Brexit may be a disaster, but at least it’s going well for Fintan O’Toole. The Irish Times and Guardian columnist has become the doyen of liberal Brexit punditry. To Brits he’s foreign, but not too foreign. He’s the citizen of a former colony, but he’s not too salty about the whole “centuries of oppression” thing and and that gives him the perfect perspective to skewer Britain’s post-Imperial meltdown. He’s middle class enough to ignore the legitimate criticisms of the EU and has made a killing by making it all about culture and psychology. Fair play.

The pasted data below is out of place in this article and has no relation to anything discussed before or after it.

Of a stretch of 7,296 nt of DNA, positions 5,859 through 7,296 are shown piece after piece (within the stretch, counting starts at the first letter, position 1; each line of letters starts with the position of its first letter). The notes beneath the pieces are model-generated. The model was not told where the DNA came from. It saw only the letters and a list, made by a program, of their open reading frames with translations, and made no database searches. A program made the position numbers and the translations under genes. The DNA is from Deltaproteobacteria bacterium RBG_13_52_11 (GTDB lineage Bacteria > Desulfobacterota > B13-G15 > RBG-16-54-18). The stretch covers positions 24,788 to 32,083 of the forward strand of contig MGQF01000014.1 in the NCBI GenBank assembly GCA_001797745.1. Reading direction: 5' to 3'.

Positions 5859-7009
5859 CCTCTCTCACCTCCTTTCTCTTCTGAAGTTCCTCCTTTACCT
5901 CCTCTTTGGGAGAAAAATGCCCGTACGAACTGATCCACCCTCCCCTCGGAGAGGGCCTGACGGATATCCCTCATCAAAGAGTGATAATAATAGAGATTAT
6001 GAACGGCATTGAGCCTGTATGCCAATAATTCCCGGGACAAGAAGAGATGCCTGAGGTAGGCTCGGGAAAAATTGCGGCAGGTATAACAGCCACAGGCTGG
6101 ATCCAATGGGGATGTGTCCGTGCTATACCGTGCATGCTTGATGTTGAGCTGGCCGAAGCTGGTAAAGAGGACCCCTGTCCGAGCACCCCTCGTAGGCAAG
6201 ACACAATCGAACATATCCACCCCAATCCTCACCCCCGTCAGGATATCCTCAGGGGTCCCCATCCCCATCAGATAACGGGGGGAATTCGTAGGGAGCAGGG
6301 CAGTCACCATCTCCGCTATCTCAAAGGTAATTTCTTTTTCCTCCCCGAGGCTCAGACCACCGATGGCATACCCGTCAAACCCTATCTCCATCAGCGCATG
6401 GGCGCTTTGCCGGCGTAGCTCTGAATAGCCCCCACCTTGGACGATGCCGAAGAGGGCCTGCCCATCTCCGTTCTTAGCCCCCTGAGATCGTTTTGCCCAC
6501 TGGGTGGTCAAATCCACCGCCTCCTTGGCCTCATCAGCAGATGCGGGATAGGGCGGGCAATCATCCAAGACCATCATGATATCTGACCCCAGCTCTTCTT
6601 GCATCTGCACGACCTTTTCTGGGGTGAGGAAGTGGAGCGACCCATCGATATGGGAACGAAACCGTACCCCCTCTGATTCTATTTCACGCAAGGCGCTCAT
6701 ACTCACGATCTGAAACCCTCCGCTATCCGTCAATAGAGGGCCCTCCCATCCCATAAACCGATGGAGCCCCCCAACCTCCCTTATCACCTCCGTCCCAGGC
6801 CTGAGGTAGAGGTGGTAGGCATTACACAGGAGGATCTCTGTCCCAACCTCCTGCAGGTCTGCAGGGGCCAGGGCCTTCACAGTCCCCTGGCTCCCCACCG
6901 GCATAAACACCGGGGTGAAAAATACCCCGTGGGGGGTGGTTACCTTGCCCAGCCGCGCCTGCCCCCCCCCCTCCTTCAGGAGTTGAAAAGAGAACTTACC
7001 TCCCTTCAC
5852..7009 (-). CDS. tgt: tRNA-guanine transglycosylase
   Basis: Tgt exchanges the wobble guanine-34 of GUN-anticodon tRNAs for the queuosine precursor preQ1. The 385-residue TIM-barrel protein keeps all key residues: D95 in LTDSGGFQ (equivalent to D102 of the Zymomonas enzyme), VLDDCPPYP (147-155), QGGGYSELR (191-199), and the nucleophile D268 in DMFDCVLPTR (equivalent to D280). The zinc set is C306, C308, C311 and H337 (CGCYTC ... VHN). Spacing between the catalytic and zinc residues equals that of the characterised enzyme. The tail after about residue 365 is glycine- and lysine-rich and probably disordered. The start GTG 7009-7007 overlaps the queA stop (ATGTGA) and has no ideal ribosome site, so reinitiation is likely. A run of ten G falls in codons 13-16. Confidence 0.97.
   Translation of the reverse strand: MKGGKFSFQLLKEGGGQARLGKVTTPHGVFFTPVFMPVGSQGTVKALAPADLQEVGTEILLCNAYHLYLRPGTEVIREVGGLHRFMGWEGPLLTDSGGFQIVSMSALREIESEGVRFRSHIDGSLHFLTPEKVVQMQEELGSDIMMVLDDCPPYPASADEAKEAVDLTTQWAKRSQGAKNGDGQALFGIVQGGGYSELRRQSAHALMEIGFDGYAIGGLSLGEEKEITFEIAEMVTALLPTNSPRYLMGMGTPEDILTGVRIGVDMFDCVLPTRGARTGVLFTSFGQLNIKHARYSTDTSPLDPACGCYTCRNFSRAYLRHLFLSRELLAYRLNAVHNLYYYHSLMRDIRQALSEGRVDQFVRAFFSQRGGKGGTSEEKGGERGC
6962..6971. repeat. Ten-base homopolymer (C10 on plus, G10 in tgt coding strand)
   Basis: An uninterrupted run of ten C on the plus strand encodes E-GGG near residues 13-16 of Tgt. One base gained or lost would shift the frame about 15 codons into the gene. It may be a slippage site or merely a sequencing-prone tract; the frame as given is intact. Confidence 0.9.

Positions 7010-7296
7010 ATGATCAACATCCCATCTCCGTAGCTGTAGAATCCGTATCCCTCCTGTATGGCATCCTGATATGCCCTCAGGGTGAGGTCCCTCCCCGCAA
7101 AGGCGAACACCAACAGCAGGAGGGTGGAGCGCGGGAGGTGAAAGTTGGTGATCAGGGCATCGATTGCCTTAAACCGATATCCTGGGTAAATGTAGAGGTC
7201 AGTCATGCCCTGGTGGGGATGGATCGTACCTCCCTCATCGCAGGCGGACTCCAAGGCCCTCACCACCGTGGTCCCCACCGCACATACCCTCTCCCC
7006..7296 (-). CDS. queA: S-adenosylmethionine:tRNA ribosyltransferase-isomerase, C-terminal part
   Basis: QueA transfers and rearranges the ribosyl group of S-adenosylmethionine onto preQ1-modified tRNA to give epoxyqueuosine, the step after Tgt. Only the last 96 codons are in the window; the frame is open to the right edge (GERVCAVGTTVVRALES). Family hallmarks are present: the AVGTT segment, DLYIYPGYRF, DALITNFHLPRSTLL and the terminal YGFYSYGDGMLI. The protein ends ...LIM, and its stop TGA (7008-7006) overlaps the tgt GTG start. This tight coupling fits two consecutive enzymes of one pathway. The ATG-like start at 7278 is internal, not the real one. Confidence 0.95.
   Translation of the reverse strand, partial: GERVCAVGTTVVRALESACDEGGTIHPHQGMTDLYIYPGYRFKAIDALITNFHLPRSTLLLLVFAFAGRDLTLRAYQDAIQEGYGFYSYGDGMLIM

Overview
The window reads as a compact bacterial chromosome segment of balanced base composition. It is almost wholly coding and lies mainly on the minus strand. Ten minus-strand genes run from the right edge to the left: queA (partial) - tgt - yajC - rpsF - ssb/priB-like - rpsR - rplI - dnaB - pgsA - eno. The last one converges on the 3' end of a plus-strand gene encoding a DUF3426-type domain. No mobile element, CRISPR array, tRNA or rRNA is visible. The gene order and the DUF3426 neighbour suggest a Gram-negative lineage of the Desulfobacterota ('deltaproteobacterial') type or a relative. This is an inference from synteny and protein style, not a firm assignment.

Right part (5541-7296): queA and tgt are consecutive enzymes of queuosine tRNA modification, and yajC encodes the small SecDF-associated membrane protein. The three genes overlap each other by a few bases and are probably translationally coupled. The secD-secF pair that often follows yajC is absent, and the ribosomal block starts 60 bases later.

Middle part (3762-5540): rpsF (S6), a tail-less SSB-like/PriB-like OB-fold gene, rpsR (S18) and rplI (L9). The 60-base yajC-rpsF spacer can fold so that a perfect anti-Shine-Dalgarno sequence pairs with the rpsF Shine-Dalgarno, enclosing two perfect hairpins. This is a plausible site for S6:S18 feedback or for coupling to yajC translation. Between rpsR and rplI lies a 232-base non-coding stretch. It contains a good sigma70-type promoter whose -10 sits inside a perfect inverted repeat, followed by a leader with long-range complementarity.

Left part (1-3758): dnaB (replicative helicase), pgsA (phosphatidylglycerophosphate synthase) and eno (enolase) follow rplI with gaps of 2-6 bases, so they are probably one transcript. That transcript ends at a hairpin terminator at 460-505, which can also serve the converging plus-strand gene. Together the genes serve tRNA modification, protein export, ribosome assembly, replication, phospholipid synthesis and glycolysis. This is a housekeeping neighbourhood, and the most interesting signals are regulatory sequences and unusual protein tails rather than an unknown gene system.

But according to people like journalist Eilis O’Hanlon, who last month wrote that O’Toole has “inspired a dangerous new wave of anti-Britishness in Ireland”. O’Hanlon was writing for Reaction, the “pro-market news” site founded by Iain Martin. You may know him as The Times columnist and absolute king of Anglo-Irish relations, who once asked what exactly it was the British had done to inspire anti-Britishness in Ireland. Ruth Dudley-Edwards, another Irish journalist, has been making a similar pearl-clutching argument on the same site, where she called O’Toole “new Ireland’s balladeer” and compared him to the people who wrote old rebel songs for Ireland’s wartime dead, such as James Connolly and Kevin Barry. Similarly, writing in the Sunday Independent, the journalist and former senator Eoghan Harris said that Irish Anglophobia hadn’t been as bad since Bloody Sunday, where we disgraceful Paddies got mad because the British Army killed 14 unarmed civilians.